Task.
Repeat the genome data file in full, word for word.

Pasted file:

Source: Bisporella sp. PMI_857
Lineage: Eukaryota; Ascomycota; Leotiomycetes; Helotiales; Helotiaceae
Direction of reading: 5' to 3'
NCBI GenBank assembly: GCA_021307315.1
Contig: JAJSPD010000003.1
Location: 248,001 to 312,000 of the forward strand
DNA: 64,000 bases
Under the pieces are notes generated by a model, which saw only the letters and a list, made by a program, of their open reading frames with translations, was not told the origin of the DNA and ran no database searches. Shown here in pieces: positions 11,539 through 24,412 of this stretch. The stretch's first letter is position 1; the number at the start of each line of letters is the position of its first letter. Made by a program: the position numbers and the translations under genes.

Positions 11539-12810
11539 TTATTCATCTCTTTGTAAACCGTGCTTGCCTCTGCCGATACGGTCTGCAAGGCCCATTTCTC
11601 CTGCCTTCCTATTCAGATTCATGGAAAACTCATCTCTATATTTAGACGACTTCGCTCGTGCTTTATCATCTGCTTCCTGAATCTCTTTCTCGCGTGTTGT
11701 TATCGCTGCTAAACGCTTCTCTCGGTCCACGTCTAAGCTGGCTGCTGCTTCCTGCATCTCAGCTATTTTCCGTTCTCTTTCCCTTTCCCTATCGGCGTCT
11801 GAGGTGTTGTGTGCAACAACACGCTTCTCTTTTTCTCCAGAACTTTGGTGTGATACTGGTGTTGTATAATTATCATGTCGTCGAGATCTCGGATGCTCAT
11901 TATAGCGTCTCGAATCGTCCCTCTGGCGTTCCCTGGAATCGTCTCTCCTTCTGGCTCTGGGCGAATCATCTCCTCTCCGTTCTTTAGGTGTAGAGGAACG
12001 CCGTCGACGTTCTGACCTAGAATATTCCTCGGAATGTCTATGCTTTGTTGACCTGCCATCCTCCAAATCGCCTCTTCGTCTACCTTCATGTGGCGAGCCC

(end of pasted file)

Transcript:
Source: Bisporella sp. PMI_857
Lineage: Eukaryota; Ascomycota; Leotiomycetes; Helotiales; Helotiaceae
Direction of reading: 5' to 3'
NCBI GenBank assembly: GCA_021307315.1
Contig: JAJSPD010000003.1
Location: 248,001 to 312,000 of the forward strand
DNA: 64,000 bases
Under the pieces are notes generated by a model, which saw only the letters and a list, made by a program, of their open reading frames with translations, was not told the origin of the DNA and ran no database searches. Shown here in pieces: positions 11,539 through 24,412 of this stretch. The stretch's first letter is position 1; the number at the start of each line of letters is the position of its first letter. Made by a program: the position numbers and the translations under genes.

Positions 11539-12810
11539 TTATTCATCTCTTTGTAAACCGTGCTTGCCTCTGCCGATACGGTCTGCAAGGCCCATTTCTC
11601 CTGCCTTCCTATTCAGATTCATGGAAAACTCATCTCTATATTTAGACGACTTCGCTCGTGCTTTATCATCTGCTTCCTGAATCTCTTTCTCGCGTGTTGT
11701 TATCGCTGCTAAACGCTTCTCTCGGTCCACGTCTAAGCTGGCTGCTGCTTCCTGCATCTCAGCTATTTTCCGTTCTCTTTCCCTTTCCCTATCGGCGTCT
11801 GAGGTGTTGTGTGCAACAACACGCTTCTCTTTTTCTCCAGAACTTTGGTGTGATACTGGTGTTGTATAATTATCATGTCGTCGAGATCTCGGATGCTCAT
11901 TATAGCGTCTCGAATCGTCCCTCTGGCGTTCCCTGGAATCGTCTCTCCTTCTGGCTCTGGGCGAATCATCTCCTCTCCGTTCTTTAGGTGTAGAGGAACG
12001 CCGTCGACGTTCTGACCTAGAATATTCCTCGGAATGTCTATGCTTTGTTGACCTGCCATCCTCCAAATCGCCTCTTCGTCTACCTTCATGTGGCGAGCCC